I have a system which can be accessed via SSH and HTTP. The system have two interfaces (eth0, eth1), and is working with Slackware 14.1.

eth0 :, LTE Ethernet Gateway/Modem eth1 :, Local network (with internet access)

eth1 should be used as default route for outgoing traffic, and automatically switch to eth0 when internet not available via eth1. This part is working using a cron and a script.

The main concern is that when switching default gateway, the ingoing traffic to SSH and HTTP are working only with the interface of the default gateway.


# Config information for eth0:

# Config information for eth1:

# Default gateway IP address:

Script executed every minute to verify internet availability on both networks


DEF_GATEWAY=""      # Default Gateway
BCK_GATEWAY=""     # Backup Gateway
RMT_IP_1=""            # first remote ip
RMT_IP_2=""            # second remote ip
PING_TIMEOUT="1"              # Ping timeout in seconds

# Check user
if [ `whoami` != "root" ]
        echo "Failover script must be run as root!"
        exit 1

# Check GW
CURRENT_GW=`ip route show | grep default | awk '{ print $3 }'`
if [ "$CURRENT_GW" == "$DEF_GATEWAY" ]
        ping -c 2 -W $PING_TIMEOUT $RMT_IP_1 > /dev/null
        # Add static routes to remote ip's
        ip route add $RMT_IP_1 via $DEF_GATEWAY
        ip route add $RMT_IP_2 via $DEF_GATEWAY
        ping -c 2 -W $PING_TIMEOUT $RMT_IP_1 > /dev/null
        ping -c 2 -W $PING_TIMEOUT $RMT_IP_2 > /dev/null

        # Del static route to remote ip's
        ip route del $RMT_IP_1
        ip route del $RMT_IP_2

if [ "$PING" == "1" ] && [ "$PING_2" == "1" ]
        if [ "$CURRENT_GW" == "$DEF_GATEWAY" ]
                ip route replace default via $BCK_GATEWAY

elif [ "$CURRENT_GW" != "$DEF_GATEWAY" ]
        # Switching to default
        ip route replace default via $DEF_GATEWAY

Here are the services listening

# netstat -l
Active Internet connections (only servers)
Proto Recv-Q Send-Q Local Address           Foreign Address         State      
tcp        0      0 *:http                  *:*                     LISTEN     
tcp        0      0 *:auth                  *:*                     LISTEN     
tcp        0      0 *:ssh                   *:*                     LISTEN     
tcp        0      0 *:https                 *:*                     LISTEN     
tcp        0      0 *:time                  *:*                     LISTEN     
tcp6       0      0 [::]:ssh                [::]:*

Here is the routing table

# route
Kernel IP routing table
Destination     Gateway         Genmask         Flags Metric Ref    Use Iface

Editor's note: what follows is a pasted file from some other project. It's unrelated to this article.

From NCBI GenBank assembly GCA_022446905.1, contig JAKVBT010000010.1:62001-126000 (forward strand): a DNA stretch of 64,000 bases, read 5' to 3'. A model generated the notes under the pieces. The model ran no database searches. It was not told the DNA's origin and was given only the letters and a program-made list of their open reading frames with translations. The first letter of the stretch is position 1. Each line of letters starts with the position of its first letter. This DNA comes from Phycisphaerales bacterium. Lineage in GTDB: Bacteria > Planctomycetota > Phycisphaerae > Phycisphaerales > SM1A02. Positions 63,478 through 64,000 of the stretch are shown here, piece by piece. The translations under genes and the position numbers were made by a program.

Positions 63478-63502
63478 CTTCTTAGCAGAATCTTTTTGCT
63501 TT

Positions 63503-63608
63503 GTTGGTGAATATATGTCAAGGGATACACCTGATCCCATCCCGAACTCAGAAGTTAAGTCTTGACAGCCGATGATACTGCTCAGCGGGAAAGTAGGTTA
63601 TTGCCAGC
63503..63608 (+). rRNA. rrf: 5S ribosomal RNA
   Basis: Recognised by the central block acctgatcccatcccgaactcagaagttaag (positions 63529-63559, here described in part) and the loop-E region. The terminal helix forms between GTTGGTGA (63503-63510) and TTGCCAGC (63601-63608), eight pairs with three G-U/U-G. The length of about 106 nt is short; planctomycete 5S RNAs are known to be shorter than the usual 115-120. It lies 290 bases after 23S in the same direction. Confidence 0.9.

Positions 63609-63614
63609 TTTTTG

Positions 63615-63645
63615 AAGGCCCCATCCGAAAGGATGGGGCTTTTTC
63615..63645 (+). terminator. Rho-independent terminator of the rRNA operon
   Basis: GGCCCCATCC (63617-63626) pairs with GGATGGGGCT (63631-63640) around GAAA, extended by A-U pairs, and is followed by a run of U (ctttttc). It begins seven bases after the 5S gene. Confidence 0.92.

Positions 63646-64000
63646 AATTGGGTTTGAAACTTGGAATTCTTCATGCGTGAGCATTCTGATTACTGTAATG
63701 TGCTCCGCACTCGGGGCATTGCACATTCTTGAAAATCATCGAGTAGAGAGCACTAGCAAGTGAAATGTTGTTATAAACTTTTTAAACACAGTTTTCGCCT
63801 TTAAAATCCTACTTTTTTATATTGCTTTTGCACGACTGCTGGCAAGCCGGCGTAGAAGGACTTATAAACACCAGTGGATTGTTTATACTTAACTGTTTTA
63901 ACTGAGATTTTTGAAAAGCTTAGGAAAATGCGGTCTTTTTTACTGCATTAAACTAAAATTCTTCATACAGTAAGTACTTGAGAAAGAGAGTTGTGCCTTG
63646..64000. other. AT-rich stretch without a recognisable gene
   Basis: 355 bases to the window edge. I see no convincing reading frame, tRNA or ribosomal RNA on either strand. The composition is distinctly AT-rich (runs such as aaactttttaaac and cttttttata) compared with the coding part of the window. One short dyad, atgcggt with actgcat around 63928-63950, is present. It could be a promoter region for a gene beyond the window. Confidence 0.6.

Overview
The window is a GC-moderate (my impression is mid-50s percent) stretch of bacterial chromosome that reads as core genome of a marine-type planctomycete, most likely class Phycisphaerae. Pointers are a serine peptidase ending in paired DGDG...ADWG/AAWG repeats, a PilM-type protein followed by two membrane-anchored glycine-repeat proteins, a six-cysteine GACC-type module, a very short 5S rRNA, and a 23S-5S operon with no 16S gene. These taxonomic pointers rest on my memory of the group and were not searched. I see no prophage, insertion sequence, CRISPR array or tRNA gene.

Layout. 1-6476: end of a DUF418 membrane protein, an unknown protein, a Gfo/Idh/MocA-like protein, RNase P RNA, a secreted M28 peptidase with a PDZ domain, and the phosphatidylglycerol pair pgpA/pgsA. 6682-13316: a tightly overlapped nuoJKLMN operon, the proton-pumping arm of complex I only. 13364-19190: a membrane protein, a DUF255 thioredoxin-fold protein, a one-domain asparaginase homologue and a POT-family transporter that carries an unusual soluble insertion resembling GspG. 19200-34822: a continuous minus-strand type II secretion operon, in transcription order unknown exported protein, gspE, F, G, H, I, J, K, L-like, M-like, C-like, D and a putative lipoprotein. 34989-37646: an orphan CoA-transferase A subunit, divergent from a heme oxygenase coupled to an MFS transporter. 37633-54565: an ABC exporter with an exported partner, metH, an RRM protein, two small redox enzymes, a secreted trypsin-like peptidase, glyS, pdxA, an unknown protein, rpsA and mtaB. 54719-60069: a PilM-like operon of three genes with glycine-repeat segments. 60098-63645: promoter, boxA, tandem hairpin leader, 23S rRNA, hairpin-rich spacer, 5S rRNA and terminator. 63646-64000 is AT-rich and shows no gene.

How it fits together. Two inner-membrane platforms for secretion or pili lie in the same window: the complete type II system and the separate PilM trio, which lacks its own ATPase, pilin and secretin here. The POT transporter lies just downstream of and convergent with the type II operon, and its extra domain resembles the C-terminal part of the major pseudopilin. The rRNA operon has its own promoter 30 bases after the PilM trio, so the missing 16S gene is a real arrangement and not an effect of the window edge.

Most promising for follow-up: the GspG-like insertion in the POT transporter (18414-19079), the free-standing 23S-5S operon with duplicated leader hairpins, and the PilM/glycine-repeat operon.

default         UG    1      0        0 eth1
loopback        *            U     0      0        0 lo      *        U     0      0        0 eth1     *        U     0      0        0 eth0
  • Can you add an example of a connection working as intended, then an example of a connection not working as intended, and what result you would want instead? Also for incoming traffic, something must be made on the router (port forwarding or alike). Is this available on the LTE connection?
    – A.B
    Feb 26, 2020 at 21:30
  • Well when default gateway is I can connect via local network no problem but not via LTE, when default gateway is I can connect via LTE but not via local network. All port forwarding are ok. I suspect a routing issue on the device itself. Feb 26, 2020 at 21:46
  • When, say, default gateway is, and you connect via LTE, how do you expect return packets to be routed to LTE, and not to the default gateway? Also keep in mind you'll have NAT somewhere inside both the LTE and the local network. A clean solution to this would be to use TCP Multipath, but it's not in the upstream kernel yet. But if you can choose kernels on all endpoint boxes...
    – dirkt
    Mar 10, 2020 at 18:06
  • Did you test my answer?
    – WGRM
    Mar 17, 2020 at 18:08
  • @AlexandreLavoie ?
    – WGRM
    Mar 18, 2020 at 16:29

2 Answers 2


When you say ingoing do you mean connections from remote internet clients that have been opened to an SSH (or HTTP) service on your local host?

If so, what are the external IP addresses? I'm assuming they are different for each interface. In this case you also may have issues with timeouts for NAT entries and NAT connections, depending on your gateway routers.

You cannot control the external public routing for incoming connections, especially once they are opened. If you lose connectivity for a given interface then all connections to it will timeout (unless sometimes when the connection and routing are restored before the timeout).

If you can control the DNS used by remote clients to connect to your (e.g.) SSH service then you maybe can have some reasonable control over which IP they use for new connections, within some reasonable time between fail-overs, e.g. a minimum of 300 seconds after you advertise the new IP you can expect clients to begin using it.


I'm not 100% sure, but... You have two NICs and every has its own net. If your "Default Gateway" is set to, the won't be allowed to reach the former. This is a feature which must be enabled/permitted. You traverse networks, you are talking about routing. So either set the following setting or setup a bridge:

echo 1 > /proc/sys/net/ipv4/ip_forward

And if it works, make it permanent with:

net.ipv4.ip_forward = 1
sysctl -p /etc/sysctl.conf
service network restart

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